With the Oscars just around the corner this Sunday and the lack of diversity discussion surrounding the event, a recent study has revealed that through the past 10 years, women represent 19 percent of non-acting nominations. That news makes the formation of We Do It Together production company seem all the more timely. According to Variety, Queen Latifah, Jessica Chastain, Juliette Binoche and Catherine Hardwicke have launched the non-profit organization with the goal to produce films and TV that empower women.
The films they plan to develop will be by and about women. We Do It Together is scheduled to announce the first film in May at the Cannes Film Festival and the organization will participate at the United Nations' Third Annual Power of Collaboration Global Summit on February 29th.
Recently, many in the industry have spoken out about Hollywood's gender bias, including Jennifer Lawrence who wrote about wage inequality last October. Jessica Jones' showrunner Melissa Rosenberg addressed the limiting roles available to women. "This has always been my goal across my painfully long career," Rosenberg told Rolling Stone when asked if changing the way women have been represented in superhero stories was part of her mission. "Just the frustration year in and year out, show after show, of watching these one-dimensional, uninteresting roles for women that are so unrepresentative of who we are.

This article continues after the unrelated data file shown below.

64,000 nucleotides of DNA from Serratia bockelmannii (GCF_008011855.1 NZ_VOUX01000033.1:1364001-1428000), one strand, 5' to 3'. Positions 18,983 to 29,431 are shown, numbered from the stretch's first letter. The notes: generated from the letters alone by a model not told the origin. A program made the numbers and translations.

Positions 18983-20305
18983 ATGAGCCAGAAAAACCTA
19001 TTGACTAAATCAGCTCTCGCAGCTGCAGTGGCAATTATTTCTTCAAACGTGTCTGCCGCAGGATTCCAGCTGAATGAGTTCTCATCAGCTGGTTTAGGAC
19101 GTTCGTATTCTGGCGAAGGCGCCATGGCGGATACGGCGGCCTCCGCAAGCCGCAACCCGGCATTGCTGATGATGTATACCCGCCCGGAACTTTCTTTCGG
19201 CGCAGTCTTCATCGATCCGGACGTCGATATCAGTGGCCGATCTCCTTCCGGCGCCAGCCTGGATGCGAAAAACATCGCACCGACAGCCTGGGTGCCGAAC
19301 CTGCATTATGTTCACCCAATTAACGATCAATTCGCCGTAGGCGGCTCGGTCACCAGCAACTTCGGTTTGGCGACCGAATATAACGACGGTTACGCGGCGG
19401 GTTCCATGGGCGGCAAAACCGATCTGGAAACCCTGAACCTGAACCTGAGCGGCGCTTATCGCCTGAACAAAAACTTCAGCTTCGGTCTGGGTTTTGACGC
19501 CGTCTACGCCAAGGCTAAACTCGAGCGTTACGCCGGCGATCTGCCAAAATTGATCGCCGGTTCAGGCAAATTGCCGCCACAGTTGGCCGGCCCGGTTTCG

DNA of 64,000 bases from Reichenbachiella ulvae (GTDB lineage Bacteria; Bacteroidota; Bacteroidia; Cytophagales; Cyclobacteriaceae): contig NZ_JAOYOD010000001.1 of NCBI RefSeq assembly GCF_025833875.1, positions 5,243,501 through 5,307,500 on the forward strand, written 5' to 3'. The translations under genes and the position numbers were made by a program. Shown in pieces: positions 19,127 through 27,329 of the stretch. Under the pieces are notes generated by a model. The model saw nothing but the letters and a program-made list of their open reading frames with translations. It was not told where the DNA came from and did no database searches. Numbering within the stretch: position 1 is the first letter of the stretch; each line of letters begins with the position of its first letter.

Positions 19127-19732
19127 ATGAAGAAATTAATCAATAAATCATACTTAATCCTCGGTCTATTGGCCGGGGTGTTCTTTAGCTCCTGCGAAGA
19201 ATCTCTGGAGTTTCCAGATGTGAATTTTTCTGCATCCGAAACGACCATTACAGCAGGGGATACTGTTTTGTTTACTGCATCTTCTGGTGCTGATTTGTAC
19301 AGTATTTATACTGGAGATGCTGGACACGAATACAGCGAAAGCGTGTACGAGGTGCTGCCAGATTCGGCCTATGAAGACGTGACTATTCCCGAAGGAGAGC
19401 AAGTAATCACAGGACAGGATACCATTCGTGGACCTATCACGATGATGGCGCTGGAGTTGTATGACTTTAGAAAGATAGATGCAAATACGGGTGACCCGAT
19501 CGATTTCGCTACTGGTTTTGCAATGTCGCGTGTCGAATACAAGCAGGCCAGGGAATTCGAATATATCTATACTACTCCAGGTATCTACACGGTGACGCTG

"Apparently the only people who can have dark, flawed, interesting characters are white men. When will it be time for women to play these roles? When can we show women as human beings like anyone else?," she continued. "But that's the history of television: women are wives, or the sassy cop — they're the Madonna or the whore. Pick one, that's all you get. But that's been changing over the last few years."
According to The Women's Media Center, at this year's Oscars, women only represent 22 percent of non-acting nominees, which includes producers, writers, directors, and cinematographers. The Academy of Motion Pictures and Sciences who govern the Oscars has recently voted to make changes to its membership, which includes doubling its number of women and minorities by 2020.
"Film has always possessed the power to defy convention and change hearts and minds, and this power and potential must be harnessed to challenge the current archaic norms related to women within the entertainment industry," We Do It Together founder and board member Chiara Tilesi told Variety. "We feel that the way to make this a reality is to give women from around the world a concrete way to express themselves and an on-going structure that will ensure that these stories will be financed and distributed."